The Book of Mormon teaches unequivocally that the true saint worships the Father in the name of the Son (2 Nephi 25:16; Jacob 4:5). Accordingly, one is to pray to the Father in the name of Christ (2 Nephi 32:9; 3 Nephi 17:3; 3 Nephi 18:20; 3 Nephi 19:6; 3 Nephi 19:21:27). As Christ prayed for the Nephites, he taught that as they believe in him they become "one" with him and the Father (3 Nephi 19:23; 3 Nephi 19:29; cf. John 17:20-22).
verses 19-23 While the multitude is praying, Jesus separates himself from the rest and prayed to the Father on behalf of the Nephite apostles.
19 And it came to pass that Jesus departed out of the midst of them, and went a little way off from them and bowed himself to the earth, and he said:
20 Father, I thank thee that thou hast given the Holy Ghost unto these whom I have chosen; and it is because of their belief in me that I have chosen them out of the world.
21 Father, I pray thee that thou wilt give the Holy Ghost unto all them that shall believe in their words.
22 Father, thou hast given them the Holy Ghost because they believe in me; and thou seest that they believe in me because thou hearest them, and they pray unto me; and they pray unto me because I am with them.
verse 22 It is significant that one of the ultimate evidences that God observes of our belief in Deity is that we are seen and heard praying. Disciples of Christ should be seen and heard in prayer.
23 And now Father, I pray unto thee for them, and also for all those who shall believe on their words, that they may believe in me, that I may be in them as thou, Father, art in me, that we may be one.
verse 23 For further thoughts on the unity that exists between the Father and the Son, see the commentaries for 3 Nephi 1:14 and 3 Nephi 9:15.
24 And it came to pass that when Jesus had thus prayed unto the Father, he came unto his disciples, and behold, they did still continue, without ceasing, to pray unto him; and they did not multiply many words, for it was given unto them what they should pray, and they were filled with desire.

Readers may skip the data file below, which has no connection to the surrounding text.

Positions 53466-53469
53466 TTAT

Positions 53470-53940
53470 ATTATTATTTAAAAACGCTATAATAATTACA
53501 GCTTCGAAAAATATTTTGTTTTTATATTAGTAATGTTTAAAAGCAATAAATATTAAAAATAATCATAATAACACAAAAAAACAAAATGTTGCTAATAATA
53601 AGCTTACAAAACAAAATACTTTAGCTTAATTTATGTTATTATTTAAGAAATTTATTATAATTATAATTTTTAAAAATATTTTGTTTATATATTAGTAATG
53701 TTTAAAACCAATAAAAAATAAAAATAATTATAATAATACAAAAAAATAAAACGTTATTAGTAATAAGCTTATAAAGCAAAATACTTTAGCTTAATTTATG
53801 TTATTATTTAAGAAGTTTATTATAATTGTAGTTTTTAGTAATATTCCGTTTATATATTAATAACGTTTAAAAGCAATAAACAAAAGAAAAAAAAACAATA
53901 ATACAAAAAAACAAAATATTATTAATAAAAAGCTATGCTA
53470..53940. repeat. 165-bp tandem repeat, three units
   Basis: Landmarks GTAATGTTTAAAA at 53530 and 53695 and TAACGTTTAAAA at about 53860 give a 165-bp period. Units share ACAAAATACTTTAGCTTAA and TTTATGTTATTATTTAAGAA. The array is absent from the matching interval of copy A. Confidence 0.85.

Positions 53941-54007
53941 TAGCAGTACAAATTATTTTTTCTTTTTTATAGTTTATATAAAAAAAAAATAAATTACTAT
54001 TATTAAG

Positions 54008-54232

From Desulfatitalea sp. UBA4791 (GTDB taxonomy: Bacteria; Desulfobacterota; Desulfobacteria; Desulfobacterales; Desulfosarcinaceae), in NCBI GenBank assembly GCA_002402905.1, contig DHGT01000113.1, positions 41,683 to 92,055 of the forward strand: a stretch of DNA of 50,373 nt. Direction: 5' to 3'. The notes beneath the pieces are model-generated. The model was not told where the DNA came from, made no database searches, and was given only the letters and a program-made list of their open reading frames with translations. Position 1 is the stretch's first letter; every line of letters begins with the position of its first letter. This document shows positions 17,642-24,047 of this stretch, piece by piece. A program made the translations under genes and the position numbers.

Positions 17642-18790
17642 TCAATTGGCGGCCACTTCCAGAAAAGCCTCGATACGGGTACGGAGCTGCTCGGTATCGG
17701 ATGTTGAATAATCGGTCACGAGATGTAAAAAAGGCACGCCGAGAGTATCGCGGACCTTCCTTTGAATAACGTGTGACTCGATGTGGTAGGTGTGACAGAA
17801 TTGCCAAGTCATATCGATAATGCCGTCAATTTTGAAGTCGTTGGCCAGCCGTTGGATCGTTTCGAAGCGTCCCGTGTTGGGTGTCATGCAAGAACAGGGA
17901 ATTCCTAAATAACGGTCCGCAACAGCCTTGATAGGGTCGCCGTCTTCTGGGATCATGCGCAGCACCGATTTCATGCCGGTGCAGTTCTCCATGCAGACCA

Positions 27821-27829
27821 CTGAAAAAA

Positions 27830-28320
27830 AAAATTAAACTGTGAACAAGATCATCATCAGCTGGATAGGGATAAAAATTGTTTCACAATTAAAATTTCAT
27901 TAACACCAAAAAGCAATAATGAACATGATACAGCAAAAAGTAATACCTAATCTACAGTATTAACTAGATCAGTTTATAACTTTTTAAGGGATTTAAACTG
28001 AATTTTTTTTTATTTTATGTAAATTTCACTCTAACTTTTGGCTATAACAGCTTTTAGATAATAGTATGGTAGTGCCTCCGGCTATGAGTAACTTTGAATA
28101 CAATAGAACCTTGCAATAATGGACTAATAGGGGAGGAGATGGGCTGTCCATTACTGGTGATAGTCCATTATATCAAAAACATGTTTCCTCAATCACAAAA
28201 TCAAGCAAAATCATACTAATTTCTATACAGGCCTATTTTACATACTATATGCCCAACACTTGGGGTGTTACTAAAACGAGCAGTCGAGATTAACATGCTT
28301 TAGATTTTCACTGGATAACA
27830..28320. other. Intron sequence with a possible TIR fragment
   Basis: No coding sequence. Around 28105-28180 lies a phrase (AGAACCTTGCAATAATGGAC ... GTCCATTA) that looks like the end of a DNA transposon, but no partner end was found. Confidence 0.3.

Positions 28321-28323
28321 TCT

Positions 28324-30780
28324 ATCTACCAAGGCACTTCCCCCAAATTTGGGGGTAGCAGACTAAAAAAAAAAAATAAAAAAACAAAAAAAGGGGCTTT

verse 24 "they did not multiply many words" The essential ingredients of prayer are faith and sincere desires of the heart, not eloquence or the length of the prayer.
"it was given unto them what they should pray" We have been taught that "the Spirit . . . teacheth a man to pray" (2 Nephi 32:5; 2 Nephi 32:8). The Lord has also taught us in the Doctrine and Covenants that if a man is properly influenced by the Holy Ghost, he is promised to receive whatsoever he asks for in prayer (see D&C 46:30). The reason for this bold promise lies in the fact that such a man is taught the things for which he should pray by the Holy Spirit (see D&C 50:30; 3 Nephi 19:24).
"they were filled with desire" The most important motivator toward spiritual progress is faith in the Lord Jesus Christ and a confidence in the blessings of his atonement. Please don't ever hear or read the phrase "faith in the Lord Jesus Christ" without reminding yourself that the most basic form of this faith is deliberate obedience to the Lord's commandments.
25 And it came to pass that Jesus blessed them as they did pray unto him; and his countenance did smile upon them, and the light of his countenance did shine upon them, and behold they were as white as the countenance and also the garments of Jesus; and behold the whiteness thereof did exceed all the whiteness, yea, even there could be nothing upon earth so white as the whiteness thereof.
verse 25 "his countenance did smile upon them" Elder Melvin J. Ballard experienced that divine smile:
As I entered the door, I saw, seated on a raised platform, the most glorious being my eyes have ever beheld or that I ever conceived existed in all the eternal worlds. As I approached to be introduced, he arose and stepped towards me with extended arms, and he smiled as he softly spoke my name. If I shall live to be a million years old, I shall never forget that smile. He took me into his arms and kissed me, pressed me to his bosom, and blessed me, until the marrow of my bones seemed to melt! When he had finished, I knelt at his feet, and, as I bathed them with my tears and kisses, I saw the prints of the nails in the feet of the Redeemer of the world. The feeling that I had in the presence of him who hath all things in his hands, to have his love, his affection, and his blessing was such that if I ever can receive that of which I had but a foretaste, I would give all that I am, all that I ever hope to be, to feel what I then felt (Bryant S. Hinckley, Sermons and Missionary Service of Melvin J. Ballard [Salt Lake City: Deseret Book, 1949], 155-56).